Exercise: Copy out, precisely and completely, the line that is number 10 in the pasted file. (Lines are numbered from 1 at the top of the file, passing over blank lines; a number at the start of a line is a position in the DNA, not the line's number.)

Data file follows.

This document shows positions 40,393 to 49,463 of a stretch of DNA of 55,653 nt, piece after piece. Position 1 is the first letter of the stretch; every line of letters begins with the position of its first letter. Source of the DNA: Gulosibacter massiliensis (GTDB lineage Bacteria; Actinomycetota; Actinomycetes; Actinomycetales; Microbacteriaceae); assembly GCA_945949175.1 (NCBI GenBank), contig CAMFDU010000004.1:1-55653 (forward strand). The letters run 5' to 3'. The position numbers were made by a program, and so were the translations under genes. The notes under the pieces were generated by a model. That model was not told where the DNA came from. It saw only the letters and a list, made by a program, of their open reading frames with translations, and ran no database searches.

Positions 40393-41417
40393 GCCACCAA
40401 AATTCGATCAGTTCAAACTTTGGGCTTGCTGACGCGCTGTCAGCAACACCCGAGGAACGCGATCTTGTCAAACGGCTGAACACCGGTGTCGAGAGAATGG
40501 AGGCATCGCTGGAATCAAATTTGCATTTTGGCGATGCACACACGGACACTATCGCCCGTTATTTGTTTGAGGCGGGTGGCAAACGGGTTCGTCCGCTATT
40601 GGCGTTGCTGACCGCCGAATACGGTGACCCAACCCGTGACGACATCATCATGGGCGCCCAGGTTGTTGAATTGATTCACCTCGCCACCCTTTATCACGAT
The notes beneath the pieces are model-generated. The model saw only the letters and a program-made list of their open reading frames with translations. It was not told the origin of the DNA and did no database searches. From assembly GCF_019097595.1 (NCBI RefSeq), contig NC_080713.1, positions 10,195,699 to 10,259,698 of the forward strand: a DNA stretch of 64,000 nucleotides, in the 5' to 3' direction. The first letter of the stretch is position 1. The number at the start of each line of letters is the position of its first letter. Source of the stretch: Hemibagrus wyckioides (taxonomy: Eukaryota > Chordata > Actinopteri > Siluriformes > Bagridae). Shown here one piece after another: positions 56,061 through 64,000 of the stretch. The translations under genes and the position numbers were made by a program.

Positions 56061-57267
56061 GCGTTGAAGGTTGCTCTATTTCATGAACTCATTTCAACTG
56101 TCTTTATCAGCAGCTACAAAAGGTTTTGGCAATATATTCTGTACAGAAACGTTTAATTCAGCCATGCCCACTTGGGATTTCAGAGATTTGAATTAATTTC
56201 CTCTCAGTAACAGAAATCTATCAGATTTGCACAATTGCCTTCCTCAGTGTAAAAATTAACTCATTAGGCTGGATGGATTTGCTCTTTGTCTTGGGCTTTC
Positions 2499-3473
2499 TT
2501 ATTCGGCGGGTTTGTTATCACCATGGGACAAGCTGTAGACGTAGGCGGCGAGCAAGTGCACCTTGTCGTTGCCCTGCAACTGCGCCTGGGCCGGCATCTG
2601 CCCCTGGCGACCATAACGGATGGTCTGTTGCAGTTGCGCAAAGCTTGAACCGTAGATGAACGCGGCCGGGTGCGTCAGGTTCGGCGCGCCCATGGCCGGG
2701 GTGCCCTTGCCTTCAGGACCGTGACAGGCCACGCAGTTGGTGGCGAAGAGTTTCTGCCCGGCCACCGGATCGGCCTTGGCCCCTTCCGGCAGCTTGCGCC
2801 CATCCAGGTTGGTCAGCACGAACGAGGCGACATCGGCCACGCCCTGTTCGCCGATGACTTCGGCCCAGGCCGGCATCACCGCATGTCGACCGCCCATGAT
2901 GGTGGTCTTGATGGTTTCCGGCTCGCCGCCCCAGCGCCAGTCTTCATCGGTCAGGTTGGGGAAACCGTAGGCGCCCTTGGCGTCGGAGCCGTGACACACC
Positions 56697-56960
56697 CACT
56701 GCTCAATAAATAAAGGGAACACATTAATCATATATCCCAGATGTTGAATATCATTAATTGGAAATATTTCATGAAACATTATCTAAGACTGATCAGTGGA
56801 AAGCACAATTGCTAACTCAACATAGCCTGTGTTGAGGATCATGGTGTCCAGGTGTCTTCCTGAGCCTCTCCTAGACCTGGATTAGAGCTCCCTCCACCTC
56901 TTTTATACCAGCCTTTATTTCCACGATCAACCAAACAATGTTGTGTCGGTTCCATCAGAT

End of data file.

56101 TCTTTATCAGCAGCTACAAAAGGTTTTGGCAATATATTCTGTACAGAAACGTTTAATTCAGCCATGCCCACTTGGGATTTCAGAGATTTGAATTAATTTC